The Windfall by Diksha Basu – Hilarious and Quintessentially Indian
14th September, 2017
A hilarious read about the Jhas who get wealthy unexpectedly. But with money comes new complications.
When Mr. Jha comes across new money by selling a website domain, he is elated. Soon Mr and Mrs. Jha move into a posh neighbourhood leaving their cramped apartment and old friends. Rupak, their son, like many Indians is trying to live the American dream. But things are not going as smooth as they plan.
Stepping into an Indian Household
After the first few pages, I was right inside an Indian home – clumped up sugar because of humidity and saucepan with the handle coming loose because of the screw (Seriously! Why does that happen to every saucepan?).
I loved all the characters! They were delightful to read about, be it Rupak, who is failing at his degree or Mr. Jha desperately trying to fit in (crystal studded sofas, new security guard, golf mania) or Mr. Chopra desperately trying to show off his wealth or Mrs. Ray worrying about who has stolen her yoga pants. Mrs. Jha is such a wonderful character. She doesn’t understand why they need to live in a way that makes them unhappy in order to project themselves as the elite to others. She is often mistaken for a servant because she doesn’t wear expensive saris. The course of events is genuinely funny and a delight to read.
I loved how every character was genuinely human and had a grey side (including Mrs. Jha) as well as a good side.
While Mr. Jha is trying to fit in his new version of the rich guy in a posh neighbourhood, his son, Rupak, is trying to fit in America, far away from his parents. I loved how both the storylines were equally effective to the plot.
“It was all his own fault, Rupak knew. He got to America soon after his parents became wealthy, and he immediately fell in love–not with Elizabeth, but with the whole country, and with the bank account that his father kept replenishing. He found himself falling into a version of what he thought life in America was meant to be.”
One reason I was skeptical about the novel was because I thought this might be another immigrant story. Many novels from authors of Indian origin residing abroad have similar (or to be blunt, the same) themes. The Windfall was a nice surprise. It has your usual Indian parents who are over anxious about their kids but it also tells you why they behave that way. I love the well rounded approach that Basu took in this direction. While Rupak harbours a picture of the ‘stereotypical parent figures’ in his mind, we as readers realize they are not so bad when he opens up to them. They are not perfect; but neither are they demons.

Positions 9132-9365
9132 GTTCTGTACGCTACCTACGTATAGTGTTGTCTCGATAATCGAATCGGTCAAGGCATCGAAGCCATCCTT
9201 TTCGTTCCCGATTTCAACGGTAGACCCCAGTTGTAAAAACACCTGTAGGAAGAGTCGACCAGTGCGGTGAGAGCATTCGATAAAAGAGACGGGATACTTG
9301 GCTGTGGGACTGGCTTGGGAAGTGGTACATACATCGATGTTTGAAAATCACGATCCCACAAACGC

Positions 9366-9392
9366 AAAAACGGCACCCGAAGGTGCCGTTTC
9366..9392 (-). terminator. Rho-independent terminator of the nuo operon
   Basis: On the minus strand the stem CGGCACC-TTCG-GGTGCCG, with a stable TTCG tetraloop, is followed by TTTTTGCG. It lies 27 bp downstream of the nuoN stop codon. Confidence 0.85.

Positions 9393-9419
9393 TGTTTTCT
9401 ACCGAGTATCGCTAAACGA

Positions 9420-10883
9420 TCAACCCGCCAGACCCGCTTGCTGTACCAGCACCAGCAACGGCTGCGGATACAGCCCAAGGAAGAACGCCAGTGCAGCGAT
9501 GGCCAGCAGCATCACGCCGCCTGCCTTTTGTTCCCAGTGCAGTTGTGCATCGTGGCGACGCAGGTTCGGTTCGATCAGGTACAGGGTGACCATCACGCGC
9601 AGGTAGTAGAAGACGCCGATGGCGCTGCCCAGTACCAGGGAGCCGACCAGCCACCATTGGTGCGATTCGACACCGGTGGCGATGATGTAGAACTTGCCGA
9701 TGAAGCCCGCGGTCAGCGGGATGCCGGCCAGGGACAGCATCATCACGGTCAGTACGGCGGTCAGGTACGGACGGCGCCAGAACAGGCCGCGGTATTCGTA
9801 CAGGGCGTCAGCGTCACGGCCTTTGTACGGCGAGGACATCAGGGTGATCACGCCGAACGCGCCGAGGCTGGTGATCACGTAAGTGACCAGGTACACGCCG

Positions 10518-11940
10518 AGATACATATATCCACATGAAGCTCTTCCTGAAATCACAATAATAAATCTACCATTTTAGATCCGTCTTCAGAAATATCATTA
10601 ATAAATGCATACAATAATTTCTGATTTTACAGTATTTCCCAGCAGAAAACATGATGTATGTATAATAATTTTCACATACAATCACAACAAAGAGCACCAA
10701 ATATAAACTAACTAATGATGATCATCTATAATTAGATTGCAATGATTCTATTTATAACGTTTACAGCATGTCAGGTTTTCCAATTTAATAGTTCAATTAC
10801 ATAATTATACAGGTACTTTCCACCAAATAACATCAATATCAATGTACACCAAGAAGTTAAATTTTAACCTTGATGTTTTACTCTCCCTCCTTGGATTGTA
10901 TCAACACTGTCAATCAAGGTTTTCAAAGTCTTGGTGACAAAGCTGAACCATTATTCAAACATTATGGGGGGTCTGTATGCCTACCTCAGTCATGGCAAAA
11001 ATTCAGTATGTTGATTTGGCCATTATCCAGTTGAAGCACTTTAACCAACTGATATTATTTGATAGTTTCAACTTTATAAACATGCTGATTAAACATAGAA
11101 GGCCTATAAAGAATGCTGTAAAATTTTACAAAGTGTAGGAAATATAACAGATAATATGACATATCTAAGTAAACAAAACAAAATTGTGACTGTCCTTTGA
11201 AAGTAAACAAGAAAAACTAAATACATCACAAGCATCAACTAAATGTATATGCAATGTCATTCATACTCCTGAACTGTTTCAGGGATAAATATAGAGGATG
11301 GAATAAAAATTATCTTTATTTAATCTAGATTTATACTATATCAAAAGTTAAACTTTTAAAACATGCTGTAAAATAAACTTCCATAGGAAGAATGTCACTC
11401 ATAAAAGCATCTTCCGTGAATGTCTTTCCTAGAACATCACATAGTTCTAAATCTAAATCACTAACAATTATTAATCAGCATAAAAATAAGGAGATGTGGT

Also another usual cliché is ‘leave your job and follow art and passion’. Not that I have anything against talented people who do that and fulfill their dreams. But sometimes authors tend to write unrealistic endings for characters. I liked how Rupak weighed his pros and cons before coming to a decision.
Mrs. Reema Ray is a widow and an old friend of Mrs. Jha. She is often the centre of gossip because of her modern style of dressing. She puts to shame the notion that Indian widows are not independent and are suppressed. However I found the romance that develops in Reema’s life (which again breaks another stereotype), thanks to Mrs. Jha’s calculations, to be dull.
Another cliché busted? In many books is the white girlfriend of the protagonist would be a horrible and rich person and the Indian girlfriend would give the story the perfect ending. Basu shows her minor characters exactly as they should be seen, without staging them in either extremes but just as humans with a mix of good and bad.
Basu makes the reader giggle with her sarcasm. There is a passage about how Indians are desperately trying to westernize their food. We read about dosas with fillings being served as desi tacos and not as dosas. The book is hilarious, I tell you.
Final Verdict :
It is a perfect light read, very entertaining and written well. I loved the way the story ended; not the fairytale ending that you think might happen but an ending that you read and say “Ah! That’s perfect!”. If you are looking for a relaxing read, definitely give The Windfall a try.
Title : The Windfall
Author : Diksha Basu
Publisher : Bloomsbury
Language : English
Pages : 294
Rating : 3.5/5
Disclaimer : Much thanks to Bloomsbury India for a copy of the book. All opinions are my own.
Have you read the Windfall? Any books that made you laugh recently?